Nilesh Gupta, UK Jain

Journal of Natural Pharmaceuticals 2010 1(1):2-13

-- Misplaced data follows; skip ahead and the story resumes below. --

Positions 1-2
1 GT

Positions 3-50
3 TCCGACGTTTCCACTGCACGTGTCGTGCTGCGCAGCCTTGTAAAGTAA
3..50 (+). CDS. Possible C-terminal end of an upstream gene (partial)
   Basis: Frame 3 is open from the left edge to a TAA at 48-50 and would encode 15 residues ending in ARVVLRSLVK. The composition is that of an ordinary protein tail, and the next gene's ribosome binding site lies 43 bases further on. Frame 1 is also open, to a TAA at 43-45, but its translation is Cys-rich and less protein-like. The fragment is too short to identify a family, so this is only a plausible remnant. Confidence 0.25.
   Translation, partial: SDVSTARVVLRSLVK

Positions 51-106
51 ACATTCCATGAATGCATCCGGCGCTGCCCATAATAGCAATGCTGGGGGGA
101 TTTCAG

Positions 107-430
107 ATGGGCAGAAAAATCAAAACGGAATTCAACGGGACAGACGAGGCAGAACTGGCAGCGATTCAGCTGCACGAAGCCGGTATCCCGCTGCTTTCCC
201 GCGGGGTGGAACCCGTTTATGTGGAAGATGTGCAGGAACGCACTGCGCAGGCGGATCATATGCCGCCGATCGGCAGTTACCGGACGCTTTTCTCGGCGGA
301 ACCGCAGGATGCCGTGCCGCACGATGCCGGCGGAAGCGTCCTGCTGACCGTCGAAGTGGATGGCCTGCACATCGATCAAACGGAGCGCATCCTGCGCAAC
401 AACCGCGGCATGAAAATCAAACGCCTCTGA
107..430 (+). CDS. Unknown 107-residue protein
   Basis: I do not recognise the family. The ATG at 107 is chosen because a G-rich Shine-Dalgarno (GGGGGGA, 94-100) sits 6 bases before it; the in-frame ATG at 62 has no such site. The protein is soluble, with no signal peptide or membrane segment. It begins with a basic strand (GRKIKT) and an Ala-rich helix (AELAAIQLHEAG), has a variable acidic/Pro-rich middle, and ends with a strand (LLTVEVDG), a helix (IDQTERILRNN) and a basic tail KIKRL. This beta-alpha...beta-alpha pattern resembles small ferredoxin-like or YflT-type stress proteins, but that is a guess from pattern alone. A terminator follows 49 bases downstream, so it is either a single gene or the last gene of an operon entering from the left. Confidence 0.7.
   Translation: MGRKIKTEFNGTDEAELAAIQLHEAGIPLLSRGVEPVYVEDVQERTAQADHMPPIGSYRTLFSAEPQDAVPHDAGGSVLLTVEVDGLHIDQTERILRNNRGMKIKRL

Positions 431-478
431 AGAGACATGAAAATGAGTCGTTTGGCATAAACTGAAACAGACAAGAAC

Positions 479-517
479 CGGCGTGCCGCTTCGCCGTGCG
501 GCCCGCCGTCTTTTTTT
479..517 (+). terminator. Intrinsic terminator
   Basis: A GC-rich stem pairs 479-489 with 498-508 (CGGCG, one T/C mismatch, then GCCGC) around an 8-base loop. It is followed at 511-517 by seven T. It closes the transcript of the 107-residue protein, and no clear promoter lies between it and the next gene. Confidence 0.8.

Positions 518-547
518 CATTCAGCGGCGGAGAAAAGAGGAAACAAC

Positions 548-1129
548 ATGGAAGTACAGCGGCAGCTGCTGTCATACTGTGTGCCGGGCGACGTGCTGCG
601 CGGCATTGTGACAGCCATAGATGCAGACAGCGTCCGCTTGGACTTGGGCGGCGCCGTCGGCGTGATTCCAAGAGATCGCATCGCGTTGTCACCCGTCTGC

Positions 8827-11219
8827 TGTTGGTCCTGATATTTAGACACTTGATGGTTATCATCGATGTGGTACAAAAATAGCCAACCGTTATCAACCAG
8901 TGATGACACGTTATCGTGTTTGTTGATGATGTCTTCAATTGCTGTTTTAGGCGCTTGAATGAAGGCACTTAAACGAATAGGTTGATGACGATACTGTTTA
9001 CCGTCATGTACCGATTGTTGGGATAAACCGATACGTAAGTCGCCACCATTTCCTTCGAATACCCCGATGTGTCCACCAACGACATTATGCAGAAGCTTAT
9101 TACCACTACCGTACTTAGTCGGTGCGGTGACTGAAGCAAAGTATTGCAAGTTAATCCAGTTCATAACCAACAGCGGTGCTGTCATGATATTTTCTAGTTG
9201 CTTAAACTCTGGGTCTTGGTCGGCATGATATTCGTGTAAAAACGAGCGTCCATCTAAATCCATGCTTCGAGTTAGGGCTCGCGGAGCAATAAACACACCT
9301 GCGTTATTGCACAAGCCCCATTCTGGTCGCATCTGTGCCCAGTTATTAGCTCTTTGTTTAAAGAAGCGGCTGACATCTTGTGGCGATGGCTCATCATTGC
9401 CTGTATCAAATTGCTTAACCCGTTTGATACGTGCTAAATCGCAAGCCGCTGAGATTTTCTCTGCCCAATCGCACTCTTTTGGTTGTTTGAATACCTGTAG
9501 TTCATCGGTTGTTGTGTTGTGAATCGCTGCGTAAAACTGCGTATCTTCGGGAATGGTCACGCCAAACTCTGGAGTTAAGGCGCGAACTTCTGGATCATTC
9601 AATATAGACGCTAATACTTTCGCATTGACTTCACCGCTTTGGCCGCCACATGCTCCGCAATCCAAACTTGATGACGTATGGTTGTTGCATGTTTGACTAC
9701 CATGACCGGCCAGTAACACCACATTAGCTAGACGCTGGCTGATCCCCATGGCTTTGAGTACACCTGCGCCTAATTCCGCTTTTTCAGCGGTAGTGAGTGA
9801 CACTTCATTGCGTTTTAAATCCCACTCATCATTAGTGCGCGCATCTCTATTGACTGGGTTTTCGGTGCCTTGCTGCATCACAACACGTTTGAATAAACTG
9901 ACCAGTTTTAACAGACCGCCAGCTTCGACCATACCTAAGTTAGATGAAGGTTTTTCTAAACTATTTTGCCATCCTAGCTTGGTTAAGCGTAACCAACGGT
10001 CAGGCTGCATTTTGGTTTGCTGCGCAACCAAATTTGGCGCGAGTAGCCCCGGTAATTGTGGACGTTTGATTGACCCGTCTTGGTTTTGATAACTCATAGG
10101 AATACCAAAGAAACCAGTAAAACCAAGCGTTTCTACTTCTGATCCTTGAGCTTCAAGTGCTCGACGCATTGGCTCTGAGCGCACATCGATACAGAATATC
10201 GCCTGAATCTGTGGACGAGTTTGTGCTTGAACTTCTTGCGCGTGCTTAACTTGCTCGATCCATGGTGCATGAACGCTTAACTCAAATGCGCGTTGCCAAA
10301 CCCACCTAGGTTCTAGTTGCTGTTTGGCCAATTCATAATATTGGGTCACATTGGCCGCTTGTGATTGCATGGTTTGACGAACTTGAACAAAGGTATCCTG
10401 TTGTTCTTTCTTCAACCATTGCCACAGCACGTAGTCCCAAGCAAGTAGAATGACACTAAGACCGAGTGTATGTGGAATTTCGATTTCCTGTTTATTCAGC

Wound, a clinical entity, is as old as mankind and often possesses problems in clinical practice. Naturally, the investigative curiosity to promote healing continues since ages. A lot of research has been envisaged to develop better healing agents and it has been a challenging task to generate them and keep pace with the problems encountered. Several drugs of plant, mineral, and animal origin are described in the Ayurveda for their wound healing properties. Most of these drugs are derived from plants. Some of these plants have been screened scientifically for the evaluation of their wound healing activity in different pharmacological models. Some Ayurvedic medicinal plants, namely Argemone mexicana, Boerhaavia diffusa, Catharanthus roseas, Diospyros cardifolia, Eclipta alba, Ficus religiosa, Hypericum perforatum, Lawsonia inermis, Merremia tridentate, and Swertia chirata, were found to be effective in experimental models. The rapidity of wound healing depends, to a considerable extent, on the contraction that begins a few days after injury and continues for several weeks. In the present review, attempts are made to understand various aspects of wound healing in terms of percentage closure of wound, period of complete epithelialization, tensile strength, histopathology, and weight of granuloma in different wound models.